How Can You Know That You Call Is Recorded?

Most facilities that record inmate’s calls or visitations play a preliminarily recorded message informing the inmate that their call or visitation will be recorded. Otherwise, you will hear the typical “click” which means that supervisor has joined your conversation. Another “click” will tell you that supervisor is offline, but it doesn’t mean that your call is not recorded anymore!

The use of taped calls against inmates has become so prevalent that some defense lawyers put a warning on their websites: “DO NOT say anything at all that you do not want to hear played back to the Judge in the courtroom at your trial.”

When a 3rd party (loved one or friend) is involved in the conversation, it opens the possibility that such calls are no longer subject to the attorney-client privilege from State discovery. As we mentioned, calls to anyone other than the inmate’s attorney will be monitored and recorded. It is surprising how much is said during these calls, even after the very clear recording lets everyone on the call know that the call is being recorded.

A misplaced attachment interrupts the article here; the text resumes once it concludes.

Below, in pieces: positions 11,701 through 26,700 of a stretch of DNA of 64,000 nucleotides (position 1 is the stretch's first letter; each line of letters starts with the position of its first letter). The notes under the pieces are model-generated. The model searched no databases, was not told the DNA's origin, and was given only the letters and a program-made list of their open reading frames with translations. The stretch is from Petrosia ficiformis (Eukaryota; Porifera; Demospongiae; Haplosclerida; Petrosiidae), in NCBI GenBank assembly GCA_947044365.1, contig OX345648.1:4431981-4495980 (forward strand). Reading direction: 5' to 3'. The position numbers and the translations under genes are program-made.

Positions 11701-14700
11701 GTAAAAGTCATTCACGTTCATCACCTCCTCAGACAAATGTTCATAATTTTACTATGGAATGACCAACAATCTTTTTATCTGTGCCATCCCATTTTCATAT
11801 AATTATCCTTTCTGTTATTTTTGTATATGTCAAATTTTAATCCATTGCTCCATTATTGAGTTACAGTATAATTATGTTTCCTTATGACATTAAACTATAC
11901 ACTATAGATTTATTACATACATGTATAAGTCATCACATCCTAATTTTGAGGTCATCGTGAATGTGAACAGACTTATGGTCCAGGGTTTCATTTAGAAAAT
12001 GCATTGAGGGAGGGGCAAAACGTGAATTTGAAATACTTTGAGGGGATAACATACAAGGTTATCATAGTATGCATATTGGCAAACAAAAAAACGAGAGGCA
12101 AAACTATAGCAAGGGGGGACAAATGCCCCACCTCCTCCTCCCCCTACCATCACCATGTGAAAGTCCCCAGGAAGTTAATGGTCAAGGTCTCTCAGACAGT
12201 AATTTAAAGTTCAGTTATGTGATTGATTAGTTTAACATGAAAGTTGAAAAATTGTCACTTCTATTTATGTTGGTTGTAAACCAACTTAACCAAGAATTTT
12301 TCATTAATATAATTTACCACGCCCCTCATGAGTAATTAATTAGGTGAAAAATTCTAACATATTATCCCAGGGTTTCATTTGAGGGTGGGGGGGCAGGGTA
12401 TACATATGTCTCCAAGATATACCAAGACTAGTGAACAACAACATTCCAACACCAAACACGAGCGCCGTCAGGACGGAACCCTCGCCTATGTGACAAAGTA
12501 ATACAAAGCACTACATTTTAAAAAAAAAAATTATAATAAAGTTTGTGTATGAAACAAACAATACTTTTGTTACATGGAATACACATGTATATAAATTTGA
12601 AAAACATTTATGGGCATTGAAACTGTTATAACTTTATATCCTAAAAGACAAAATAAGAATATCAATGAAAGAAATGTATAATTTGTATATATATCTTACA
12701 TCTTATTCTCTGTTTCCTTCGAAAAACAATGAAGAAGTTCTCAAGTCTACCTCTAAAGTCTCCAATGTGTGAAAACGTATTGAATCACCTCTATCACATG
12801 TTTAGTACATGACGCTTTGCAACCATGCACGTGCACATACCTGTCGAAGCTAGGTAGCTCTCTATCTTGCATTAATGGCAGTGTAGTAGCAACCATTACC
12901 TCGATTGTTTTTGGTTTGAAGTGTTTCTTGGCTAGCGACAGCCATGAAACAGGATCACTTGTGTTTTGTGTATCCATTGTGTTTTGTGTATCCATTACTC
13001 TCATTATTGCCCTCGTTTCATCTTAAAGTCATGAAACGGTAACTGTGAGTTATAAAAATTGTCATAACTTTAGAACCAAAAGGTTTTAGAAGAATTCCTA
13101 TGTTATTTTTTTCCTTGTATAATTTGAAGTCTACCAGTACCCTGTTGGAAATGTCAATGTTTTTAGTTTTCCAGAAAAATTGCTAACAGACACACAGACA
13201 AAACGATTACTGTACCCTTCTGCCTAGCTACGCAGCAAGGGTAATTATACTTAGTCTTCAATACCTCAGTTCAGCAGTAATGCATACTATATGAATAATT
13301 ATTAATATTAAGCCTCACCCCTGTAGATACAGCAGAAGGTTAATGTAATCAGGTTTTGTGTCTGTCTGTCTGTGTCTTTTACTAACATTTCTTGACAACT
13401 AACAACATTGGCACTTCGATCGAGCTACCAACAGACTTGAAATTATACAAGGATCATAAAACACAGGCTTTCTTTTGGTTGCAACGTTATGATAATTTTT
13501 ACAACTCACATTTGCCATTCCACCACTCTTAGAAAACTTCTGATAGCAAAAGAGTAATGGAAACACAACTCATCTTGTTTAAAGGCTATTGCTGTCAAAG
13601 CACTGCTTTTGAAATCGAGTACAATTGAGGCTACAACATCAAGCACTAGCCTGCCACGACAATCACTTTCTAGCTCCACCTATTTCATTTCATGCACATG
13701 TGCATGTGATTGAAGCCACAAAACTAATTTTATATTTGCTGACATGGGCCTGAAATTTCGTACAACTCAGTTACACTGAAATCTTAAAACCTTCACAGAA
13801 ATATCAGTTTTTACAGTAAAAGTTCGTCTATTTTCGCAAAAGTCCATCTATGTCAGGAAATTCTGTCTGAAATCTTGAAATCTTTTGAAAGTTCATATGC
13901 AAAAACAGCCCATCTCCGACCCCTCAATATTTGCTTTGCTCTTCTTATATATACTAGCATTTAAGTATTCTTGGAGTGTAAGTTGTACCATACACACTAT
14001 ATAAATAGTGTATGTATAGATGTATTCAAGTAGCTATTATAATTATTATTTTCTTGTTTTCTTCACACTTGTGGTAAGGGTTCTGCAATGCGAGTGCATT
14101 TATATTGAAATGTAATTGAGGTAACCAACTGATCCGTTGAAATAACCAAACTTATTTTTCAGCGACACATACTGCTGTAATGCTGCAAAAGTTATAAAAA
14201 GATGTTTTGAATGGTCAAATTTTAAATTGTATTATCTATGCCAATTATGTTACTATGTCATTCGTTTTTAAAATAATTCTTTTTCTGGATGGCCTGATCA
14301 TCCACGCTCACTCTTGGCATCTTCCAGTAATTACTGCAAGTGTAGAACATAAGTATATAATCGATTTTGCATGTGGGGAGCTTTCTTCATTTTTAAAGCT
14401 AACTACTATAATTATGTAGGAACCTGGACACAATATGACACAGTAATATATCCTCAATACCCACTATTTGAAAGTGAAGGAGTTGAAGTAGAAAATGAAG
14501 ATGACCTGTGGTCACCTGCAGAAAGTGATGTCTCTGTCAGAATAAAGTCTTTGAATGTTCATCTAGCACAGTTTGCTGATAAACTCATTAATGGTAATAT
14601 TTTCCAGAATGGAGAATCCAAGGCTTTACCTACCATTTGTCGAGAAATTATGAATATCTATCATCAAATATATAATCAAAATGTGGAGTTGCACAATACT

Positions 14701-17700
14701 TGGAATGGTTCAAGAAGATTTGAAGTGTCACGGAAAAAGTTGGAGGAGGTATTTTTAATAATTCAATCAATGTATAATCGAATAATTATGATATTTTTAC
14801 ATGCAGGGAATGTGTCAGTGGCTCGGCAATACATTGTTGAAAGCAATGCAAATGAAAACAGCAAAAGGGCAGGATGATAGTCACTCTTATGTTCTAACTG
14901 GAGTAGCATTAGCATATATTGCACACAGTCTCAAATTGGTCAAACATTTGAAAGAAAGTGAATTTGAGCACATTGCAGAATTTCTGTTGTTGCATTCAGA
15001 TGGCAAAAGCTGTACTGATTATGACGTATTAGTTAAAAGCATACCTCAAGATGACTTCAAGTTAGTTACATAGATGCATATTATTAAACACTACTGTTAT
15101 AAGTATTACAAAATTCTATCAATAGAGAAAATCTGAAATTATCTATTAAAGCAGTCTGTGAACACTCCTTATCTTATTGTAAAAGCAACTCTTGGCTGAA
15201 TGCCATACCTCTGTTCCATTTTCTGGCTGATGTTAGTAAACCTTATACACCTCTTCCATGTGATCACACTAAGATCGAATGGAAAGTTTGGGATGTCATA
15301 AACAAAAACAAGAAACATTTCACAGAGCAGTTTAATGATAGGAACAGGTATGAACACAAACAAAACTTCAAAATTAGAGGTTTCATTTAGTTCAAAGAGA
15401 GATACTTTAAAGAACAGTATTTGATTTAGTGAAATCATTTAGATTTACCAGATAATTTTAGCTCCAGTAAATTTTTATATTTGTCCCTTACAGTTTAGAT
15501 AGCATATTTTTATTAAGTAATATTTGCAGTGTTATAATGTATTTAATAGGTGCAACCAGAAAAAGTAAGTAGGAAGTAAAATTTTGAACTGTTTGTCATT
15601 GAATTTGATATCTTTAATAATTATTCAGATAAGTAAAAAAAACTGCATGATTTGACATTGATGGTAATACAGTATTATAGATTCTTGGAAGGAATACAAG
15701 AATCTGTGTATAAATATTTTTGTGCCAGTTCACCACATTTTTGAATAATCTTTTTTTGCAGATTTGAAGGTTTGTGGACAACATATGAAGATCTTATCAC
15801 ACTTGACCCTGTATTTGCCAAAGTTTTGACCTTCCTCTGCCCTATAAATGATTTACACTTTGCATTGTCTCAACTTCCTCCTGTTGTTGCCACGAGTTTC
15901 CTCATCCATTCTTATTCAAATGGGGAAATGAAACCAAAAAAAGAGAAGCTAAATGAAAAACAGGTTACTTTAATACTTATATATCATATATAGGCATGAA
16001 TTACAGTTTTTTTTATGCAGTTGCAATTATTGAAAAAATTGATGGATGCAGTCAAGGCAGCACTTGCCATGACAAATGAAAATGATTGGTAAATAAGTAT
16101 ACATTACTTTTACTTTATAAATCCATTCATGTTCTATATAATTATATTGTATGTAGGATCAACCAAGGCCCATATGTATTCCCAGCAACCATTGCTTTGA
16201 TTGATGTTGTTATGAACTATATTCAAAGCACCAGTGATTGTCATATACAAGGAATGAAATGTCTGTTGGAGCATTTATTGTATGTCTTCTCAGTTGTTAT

Another danger while making phone calls from the prison or jail is that the “phone bank” or wall of phones are in an open area where other inmates can congregate and easily eavesdrop on the conversation. 

One of the main reasons for listening in on other inmate’s calls is to be able to provide the State with important information to get their charges reduced or their sentences lessened. One can never underestimate what an incarcerated man or woman will do to regain his or her freedom.

How To Avoid Self-Incrimination

We understand the importance of calls from those incarcerated to family members and loved-ones. They can serve as a crucial “lifeline” to someone behind bars and the “outside world.” In some cases, they may even be the one thing allowing an inmate to hold on while their case moves forward.

However, you should keep in mind that anything inmate says from their facility can be used against them. To close friends and family members who are reading this, you can do a lot to keep your loved one from harming him or herself as a result of something they said.